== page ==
You have probably heard the phrase, "In this world, there are typically Givers, and there are Takers." You might be asking yourself, "Which one am I?" or "How do I know if I'm a Taker?" Chances are: if you are asking yourself these questions, then you are probably a Giver - rather than a Taker.
How do I know that? Because Takers aren't normally concerned about how those around them feel. And most of the time, they aren't even aware that they are "taking" from another.
The strange thing is: GIvers & Takers are almost always drawn to each other. Have you ever noticed that in most relationships, Givers almost always wind up with Takers? Why is that? Those of us who are Givers, were raised to think that our worth, or value, lies in how well we can please others. Or in how productive we can be, or that our integrity lies in what other's think of us, or our ability to give to others. My Grandmother always said, "Always be willing to give the shirt off your back - There is a special place for Givers in Heaven." (I was conditioned to be a Giver)
Therefore, most Givers, because we have been conditioned to seek outside approval, subconsciously seek out opportunities to prove our worthiness by over giving, over producing, or over gifting ourselves to others. We actively give our power away to those who "suck up" any attention available (ie: Takers). We also tend to struggle with personal boundaries. We are not able to proactively use the word "No" without experiencing feelings of immense guilt. And - Takers struggle to acknowledge or honor boundaries.
Takers on the other hand, can be totally oblivious to the fact that they take from others. Most were raised, since birth, to be the "trophy" that the parental unit kept shined, and would show off to others . They were raised to feel as though they deserved the lion's share - if not all- of the attention, or the resources, in any given situation. Most takers rarely take into consideration that someone had to "Give" in order for them to recieve in the first place. They have been raised to be professional manipulators of boundaries. So it appears this should be an optimal match- right?
Not really- This match eventually leaves Givers feeling depleted, and trapped in a one sided relationship. Have you found yourself in this sort of unbalanced relationship? Are you feeling depleted in your attempts to bring balance to this relationship? And asking yourself- "How did I get here?"
It's important to understand that most Takers probably suffer from a mental condition known as Narcissistic personality disorder And I use the term "suffer" lightly, because in essence, it is actually the Givers who surround them, that suffer. That is, until we can figure out how to establish and maintain our boundaries.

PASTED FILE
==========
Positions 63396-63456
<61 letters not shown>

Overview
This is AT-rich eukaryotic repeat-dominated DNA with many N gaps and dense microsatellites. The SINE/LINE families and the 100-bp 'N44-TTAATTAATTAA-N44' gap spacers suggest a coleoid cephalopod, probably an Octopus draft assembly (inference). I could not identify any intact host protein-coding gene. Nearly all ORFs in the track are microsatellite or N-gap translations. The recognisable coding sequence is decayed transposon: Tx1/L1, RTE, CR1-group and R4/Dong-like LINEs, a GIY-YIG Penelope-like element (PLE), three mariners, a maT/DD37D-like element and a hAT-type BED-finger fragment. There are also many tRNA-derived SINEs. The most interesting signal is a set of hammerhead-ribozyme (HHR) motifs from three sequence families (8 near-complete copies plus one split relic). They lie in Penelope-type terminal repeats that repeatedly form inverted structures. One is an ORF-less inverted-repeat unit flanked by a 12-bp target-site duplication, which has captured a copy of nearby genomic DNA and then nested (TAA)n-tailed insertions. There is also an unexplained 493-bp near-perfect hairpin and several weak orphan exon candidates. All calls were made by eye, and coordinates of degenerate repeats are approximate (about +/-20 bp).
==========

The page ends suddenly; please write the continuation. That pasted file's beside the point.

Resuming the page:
How to know if you are in a relationship with a person with Narcissistic Personality Disorder:
Signs and symptoms of narcissistic personality disorder and the severity of symptoms vary. People with the disorder can:
Have an exaggerated sense of self-importance
Have a sense of entitlement and require constant, excessive admiration
Expect to be recognized as superior even without achievements that warrant it
Exaggerate achievements and talents
Be preoccupied with fantasies about success, power, brilliance, beauty or the perfect mate
Believe they are superior and can only associate with equally special people
Monopolize conversations and belittle or look down on people they perceive as inferior
Expect special favors and unquestioning compliance with their expectations
Take advantage of others to get what they want
Have an inability or unwillingness to recognize the needs and feelings of others
Be envious of others and believe others envy them
Behave in an arrogant or haughty manner, coming across as conceited, boastful and pretentious
Insist on having the best of everything — for instance, the best car or office
At the same time, people with narcissistic personality disorder have trouble handling anything they perceive as criticism, and they can:
Become impatient or angry when they don't receive special treatment
Have significant interpersonal problems and easily feel slighted
React with rage or contempt and try to belittle the other person to make themselves appear superior
Have difficulty regulating emotions and behavior
Experience major problems dealing with stress and adapting to change
Feel depressed and moody because they fall short of perfection
Have secret feelings of insecurity, shame, vulnerability and humiliation
While counseling may be helpful, the Narcissistic person will usually view the counseling as criticism, and pull away. The Giver on the other hand, may find counseling beneficial in establishing and maintaining boundaries, and reclaiming your Power.